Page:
As discussed above, UD does not involve morphological segmentation. The proposed representation has the obvious problem that as the derived forms (かわいさ and 子どもっぽい) do not appear as words, it is not possible to capture their derived parts of speech (NOUN and ADJ, resp.) anywhere.

The derivation is directly analogous to e.g. the derivation of "childish" or "childlike" from "child" in English. In UD, derived forms like these are words, annotated with their relevant parts of speech.

If this is not clearly stated in the documentation at the moment, we could perhaps formulate a rule along the following lines: In UD, forms created by derivational morphological processes should be represented as words tagged with their derived parts of speech. The root word and morphemes involved in the derivation are not separately represented in the UD analysis.

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spyysalo commented Jan 20, 2017

@jnivre : thank you for addressing this issue!

There is a lot of discussion of inflectional morphology above but less of derivational, so to illustrate, one specific problem with the proposed treatment of derivational morphology is shown in Tanaka et al. 2016 (page 4):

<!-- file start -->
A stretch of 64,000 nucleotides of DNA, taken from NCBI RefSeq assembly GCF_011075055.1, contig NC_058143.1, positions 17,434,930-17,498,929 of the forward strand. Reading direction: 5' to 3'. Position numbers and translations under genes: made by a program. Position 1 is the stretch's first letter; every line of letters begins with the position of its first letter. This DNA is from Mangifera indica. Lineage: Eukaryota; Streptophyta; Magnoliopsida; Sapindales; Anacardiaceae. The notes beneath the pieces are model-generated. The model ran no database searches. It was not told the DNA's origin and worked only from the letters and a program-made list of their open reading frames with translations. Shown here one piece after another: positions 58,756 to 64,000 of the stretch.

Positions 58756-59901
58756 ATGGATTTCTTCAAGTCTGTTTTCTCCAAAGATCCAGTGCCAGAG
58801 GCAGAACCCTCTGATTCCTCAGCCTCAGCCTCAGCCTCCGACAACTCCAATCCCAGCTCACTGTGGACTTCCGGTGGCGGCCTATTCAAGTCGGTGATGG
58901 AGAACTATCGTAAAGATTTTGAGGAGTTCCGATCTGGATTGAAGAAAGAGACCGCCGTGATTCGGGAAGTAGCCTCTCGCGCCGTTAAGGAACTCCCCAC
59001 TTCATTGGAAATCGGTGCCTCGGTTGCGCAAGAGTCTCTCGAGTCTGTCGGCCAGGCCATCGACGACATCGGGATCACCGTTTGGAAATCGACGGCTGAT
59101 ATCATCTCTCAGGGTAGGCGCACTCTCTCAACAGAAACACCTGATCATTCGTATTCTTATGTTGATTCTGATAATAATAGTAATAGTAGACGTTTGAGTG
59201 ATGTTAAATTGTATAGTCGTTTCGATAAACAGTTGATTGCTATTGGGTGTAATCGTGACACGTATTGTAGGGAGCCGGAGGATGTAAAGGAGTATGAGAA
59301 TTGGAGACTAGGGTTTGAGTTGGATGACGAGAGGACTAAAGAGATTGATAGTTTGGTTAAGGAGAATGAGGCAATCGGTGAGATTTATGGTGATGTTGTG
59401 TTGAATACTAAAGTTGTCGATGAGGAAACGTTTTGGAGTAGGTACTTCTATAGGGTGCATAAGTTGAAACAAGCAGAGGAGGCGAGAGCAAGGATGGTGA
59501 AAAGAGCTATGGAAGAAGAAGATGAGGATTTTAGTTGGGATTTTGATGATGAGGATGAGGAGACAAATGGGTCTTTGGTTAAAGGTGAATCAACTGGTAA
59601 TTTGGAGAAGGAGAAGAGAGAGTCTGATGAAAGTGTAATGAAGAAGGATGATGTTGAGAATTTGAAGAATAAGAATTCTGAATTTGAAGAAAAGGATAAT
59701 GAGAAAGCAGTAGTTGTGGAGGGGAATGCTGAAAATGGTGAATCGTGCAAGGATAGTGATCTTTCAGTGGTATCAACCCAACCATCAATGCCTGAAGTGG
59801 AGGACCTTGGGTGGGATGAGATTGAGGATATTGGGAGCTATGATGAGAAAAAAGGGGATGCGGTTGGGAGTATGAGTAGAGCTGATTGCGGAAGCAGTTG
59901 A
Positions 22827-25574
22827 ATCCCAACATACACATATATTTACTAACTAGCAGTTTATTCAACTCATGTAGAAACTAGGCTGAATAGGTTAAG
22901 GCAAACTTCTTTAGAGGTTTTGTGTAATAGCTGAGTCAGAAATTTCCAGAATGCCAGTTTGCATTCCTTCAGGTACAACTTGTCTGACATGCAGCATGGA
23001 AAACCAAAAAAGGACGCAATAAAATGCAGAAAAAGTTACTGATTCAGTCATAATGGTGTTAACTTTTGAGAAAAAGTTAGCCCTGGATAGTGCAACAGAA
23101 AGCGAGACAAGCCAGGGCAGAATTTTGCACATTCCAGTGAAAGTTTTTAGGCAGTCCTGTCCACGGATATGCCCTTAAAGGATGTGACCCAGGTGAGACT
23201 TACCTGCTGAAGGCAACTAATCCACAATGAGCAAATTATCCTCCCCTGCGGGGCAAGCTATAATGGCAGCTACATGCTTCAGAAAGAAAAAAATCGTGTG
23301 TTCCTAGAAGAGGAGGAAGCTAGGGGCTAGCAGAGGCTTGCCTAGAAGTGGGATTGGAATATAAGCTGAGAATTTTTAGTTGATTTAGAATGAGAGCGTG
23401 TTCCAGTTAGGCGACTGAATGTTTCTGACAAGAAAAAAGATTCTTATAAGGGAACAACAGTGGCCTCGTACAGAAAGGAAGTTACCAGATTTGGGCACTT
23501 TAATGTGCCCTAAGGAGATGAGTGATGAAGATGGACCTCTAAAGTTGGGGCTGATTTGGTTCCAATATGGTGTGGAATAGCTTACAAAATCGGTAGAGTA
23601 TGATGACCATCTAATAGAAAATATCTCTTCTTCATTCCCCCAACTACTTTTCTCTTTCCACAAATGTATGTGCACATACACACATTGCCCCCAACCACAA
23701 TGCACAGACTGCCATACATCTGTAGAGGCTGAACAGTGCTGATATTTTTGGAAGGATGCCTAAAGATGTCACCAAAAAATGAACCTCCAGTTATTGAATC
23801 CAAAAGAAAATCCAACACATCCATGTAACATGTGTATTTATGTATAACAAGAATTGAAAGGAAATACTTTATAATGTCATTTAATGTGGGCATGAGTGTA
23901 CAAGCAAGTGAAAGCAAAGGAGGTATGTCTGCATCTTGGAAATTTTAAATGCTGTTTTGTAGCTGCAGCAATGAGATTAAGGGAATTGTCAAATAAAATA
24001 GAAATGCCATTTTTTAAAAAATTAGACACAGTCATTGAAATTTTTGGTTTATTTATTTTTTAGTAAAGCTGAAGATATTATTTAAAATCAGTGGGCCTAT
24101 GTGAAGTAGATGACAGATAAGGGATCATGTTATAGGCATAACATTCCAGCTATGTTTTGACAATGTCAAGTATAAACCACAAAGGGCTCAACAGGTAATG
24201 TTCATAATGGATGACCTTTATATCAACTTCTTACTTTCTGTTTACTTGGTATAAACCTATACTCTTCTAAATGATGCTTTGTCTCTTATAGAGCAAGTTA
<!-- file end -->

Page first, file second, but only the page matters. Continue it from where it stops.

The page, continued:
the suffix さ sa changes an adjective into a noun as in (5), and っぽい ppoi changes a noun into an adjective as in (6). [...] This kind of construction is very generative, and it is considered to be morphological (a word formation), rather than a syntactic relation.

mark(かわい, さ)
かわい ... さ
ADJ PART

mark(子ども, っぽい)
子ども ... っぽい
NOUN PART

As discussed above, UD does not involve morphological segmentation. The proposed representation has the obvious problem that as the derived forms (かわいさ and 子どもっぽい) do not appear as words, it is not possible to capture their derived parts of speech (NOUN and ADJ, resp.) anywhere.

The derivation is directly analogous to e.g. the derivation of "childish" or "childlike" from "child" in English. In UD, derived forms like these are words, annotated with their relevant parts of speech.

If this is not clearly stated in the documentation at the moment, we could perhaps formulate a rule along the following lines: In UD, forms created by derivational morphological processes should be represented as words tagged with their derived parts of speech. The root word and morphemes involved in the derivation are not separately represented in the UD analysis.